physics

physics

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A reflection on Einstein's "cosmic" religious sense and how it's deeply kindred with the religious and spiritual yearnings of our age.

For the past few interviews, we have been diligently tweeting away while Krista converses with our guests. We hope that this is a unique way for you to experience some of the highlights — and get the conversation started — before you experience the full edited (or unedited!) show.

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The reference of a reference that became this week's show title.

A visualization showing how three mathematical concepts translate into simple objects in nature.

“…there are some scientists who say ‘I don’t think electrons really exist.’ It’s useful to think of them as existing. It’s useful to build computers with that image in mind of an electron, but I don’t think they really exist… when other people think of God as a personal thing, that’s as close as you can get given the constraints on human cognition and maybe it’s not something you should apologize for…”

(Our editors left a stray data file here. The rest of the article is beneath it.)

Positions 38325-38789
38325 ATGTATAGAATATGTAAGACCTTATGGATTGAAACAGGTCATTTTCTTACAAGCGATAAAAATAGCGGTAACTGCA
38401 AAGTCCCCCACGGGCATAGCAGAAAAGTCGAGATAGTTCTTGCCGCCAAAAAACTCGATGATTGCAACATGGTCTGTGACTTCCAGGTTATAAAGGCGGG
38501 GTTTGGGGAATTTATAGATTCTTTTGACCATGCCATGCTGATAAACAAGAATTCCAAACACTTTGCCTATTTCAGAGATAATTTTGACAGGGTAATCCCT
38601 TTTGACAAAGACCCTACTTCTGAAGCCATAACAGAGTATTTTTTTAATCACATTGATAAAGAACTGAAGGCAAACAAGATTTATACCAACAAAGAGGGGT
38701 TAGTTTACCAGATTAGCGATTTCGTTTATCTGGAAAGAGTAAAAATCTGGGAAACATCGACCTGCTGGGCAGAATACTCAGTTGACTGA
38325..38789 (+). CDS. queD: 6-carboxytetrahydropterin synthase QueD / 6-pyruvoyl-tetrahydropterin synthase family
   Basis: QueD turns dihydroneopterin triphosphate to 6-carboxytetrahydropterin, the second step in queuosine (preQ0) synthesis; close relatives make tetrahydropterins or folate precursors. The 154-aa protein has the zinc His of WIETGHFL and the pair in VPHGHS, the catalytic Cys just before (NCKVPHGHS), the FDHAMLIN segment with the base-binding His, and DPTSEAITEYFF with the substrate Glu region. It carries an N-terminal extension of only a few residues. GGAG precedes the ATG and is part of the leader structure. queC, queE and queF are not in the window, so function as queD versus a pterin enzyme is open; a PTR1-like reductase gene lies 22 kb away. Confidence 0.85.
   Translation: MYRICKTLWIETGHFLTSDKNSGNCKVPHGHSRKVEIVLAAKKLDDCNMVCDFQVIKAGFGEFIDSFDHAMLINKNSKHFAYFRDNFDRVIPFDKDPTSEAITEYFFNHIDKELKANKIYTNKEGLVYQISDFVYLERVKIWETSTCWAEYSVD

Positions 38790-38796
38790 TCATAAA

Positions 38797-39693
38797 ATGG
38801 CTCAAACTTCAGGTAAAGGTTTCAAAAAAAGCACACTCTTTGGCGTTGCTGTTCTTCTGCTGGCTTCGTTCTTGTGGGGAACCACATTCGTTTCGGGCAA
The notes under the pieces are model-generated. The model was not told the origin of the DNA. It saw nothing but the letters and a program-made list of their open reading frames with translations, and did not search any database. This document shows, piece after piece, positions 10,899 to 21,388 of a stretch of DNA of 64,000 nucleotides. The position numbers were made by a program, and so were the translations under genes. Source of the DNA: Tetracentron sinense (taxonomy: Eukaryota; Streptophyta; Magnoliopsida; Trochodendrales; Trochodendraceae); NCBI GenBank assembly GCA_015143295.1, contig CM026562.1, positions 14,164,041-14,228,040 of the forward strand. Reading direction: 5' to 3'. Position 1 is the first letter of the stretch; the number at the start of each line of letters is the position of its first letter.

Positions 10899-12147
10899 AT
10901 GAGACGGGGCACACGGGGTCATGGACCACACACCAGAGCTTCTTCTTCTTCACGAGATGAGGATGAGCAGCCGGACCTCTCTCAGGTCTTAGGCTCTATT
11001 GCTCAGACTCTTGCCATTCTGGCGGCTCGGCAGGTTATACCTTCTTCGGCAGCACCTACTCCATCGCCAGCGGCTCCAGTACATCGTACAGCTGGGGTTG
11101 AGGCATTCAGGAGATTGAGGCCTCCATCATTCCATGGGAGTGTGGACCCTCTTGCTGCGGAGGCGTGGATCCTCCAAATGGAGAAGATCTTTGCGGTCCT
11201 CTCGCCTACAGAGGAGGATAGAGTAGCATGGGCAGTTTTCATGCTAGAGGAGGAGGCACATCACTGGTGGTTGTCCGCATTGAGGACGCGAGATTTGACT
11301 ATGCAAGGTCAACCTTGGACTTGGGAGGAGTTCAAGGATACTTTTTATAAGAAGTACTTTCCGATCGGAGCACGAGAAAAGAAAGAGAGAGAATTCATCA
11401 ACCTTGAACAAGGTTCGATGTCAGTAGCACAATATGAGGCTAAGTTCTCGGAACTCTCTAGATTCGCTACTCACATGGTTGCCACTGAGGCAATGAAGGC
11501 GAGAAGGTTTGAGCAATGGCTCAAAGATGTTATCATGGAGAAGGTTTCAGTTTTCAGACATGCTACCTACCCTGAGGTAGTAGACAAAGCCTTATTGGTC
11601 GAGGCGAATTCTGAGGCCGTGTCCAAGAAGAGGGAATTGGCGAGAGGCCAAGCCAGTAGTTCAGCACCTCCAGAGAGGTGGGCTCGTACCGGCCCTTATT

Neil deGrasse Tyson is a name that’s been bandied about the office in the last several weeks as a potential guest. While scanning RSS feeds, one keys in on keywords one may not have paid attention to previously.

In this interview with The Humanist, the popular astrophysicist has some intriguing things to say about beliefs, education, and communication. When asked if he’s a humanist:

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A rap from an employee who works with the particle accelerator that actually does a really good job of breaking down the science.

Visualizing responses to a Physics World survey on religion and science.

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